How much money do paleontologists make?
This is a hard question, but one that gets asked all the time. Some people make no money at all being a vertebrate paleontologist, while others make a decent living. The one thing that is pretty certain is that you won't get rich being a paleontologist. Most of us do paleontology because we really enjoy it, rather than to make a lot of money.

How can I start my own fossil collection?
Fossil collecting opportunities vary around the world, and it is very important to always get permission from landowners and follow local, state, and federal laws. Please read The Paleontological Society Code of Fossil Collecting before searching for fossils. That way you know that if you follow the guidelines, your collecting will be fun and interesting for you, and helpful rather than potentially harmful to the field of paleontology. Another thing you can do is read a book on fossil collecting guidelines. You might try, Collecting the Natural World: Legal Requirements and Personal Liability for Collecting Plants, Animals, Rocks, Minerals, Fossils, and Artifacts, by Donald Wolberg and Patsy Reinard, Geoscience Press, Inc.: Tucson, AZ. pp. 1-330. (1997). A good guide for younger readers you might try, The Fossil Factory: A Kid's Guide to Digging Up Dinosaurs, Exploring Evolution, and Finding Fossils, by Niles Eldredge, Gregory Eldredge and Douglas Eldredge, Addison-Wesley Publishing Co., Inc.: Reading, MA. pp 1-111 (1989).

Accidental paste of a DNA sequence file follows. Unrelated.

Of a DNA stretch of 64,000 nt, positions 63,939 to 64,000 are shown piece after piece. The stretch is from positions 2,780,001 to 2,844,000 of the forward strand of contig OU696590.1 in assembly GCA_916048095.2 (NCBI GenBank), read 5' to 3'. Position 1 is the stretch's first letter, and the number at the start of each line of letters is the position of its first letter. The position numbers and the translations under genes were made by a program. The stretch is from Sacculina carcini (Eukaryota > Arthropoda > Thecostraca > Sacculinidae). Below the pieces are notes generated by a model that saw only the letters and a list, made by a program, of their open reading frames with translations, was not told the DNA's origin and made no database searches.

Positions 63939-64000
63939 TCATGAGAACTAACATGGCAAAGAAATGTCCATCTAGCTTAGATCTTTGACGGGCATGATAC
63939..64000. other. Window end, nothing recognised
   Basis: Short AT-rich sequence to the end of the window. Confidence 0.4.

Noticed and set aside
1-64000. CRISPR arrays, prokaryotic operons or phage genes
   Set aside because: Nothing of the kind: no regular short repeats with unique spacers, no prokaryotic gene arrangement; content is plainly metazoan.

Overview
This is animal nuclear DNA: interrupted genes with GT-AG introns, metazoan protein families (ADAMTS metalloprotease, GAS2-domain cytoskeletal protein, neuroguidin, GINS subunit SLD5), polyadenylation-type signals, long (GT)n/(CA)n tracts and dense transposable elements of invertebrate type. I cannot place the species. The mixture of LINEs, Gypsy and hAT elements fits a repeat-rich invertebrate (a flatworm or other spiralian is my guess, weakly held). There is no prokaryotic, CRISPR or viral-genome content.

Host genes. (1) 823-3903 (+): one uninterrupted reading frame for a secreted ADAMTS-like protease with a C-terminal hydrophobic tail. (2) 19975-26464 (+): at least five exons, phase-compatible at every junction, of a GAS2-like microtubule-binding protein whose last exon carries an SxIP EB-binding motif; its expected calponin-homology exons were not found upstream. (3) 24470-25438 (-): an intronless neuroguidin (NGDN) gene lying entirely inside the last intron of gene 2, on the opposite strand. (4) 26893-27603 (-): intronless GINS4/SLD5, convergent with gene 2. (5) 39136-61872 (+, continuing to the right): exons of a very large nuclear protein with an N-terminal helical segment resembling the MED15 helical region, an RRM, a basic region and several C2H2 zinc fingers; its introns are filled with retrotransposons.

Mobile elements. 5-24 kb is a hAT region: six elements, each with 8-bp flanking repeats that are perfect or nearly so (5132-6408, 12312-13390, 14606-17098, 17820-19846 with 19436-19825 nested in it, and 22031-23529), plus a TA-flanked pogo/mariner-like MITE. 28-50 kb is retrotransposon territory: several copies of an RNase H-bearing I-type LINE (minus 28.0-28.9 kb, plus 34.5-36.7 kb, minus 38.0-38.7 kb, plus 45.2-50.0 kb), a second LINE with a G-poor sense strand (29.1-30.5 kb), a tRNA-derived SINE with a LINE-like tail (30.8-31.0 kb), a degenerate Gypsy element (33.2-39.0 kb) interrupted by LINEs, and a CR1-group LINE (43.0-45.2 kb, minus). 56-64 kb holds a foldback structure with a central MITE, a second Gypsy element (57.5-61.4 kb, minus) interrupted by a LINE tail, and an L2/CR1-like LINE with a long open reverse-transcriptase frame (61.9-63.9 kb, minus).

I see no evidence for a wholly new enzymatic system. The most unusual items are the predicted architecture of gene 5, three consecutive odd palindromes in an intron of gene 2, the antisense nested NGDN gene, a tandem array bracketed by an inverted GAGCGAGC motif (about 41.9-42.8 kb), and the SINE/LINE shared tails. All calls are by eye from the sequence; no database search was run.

How can you tell if something is a fossil?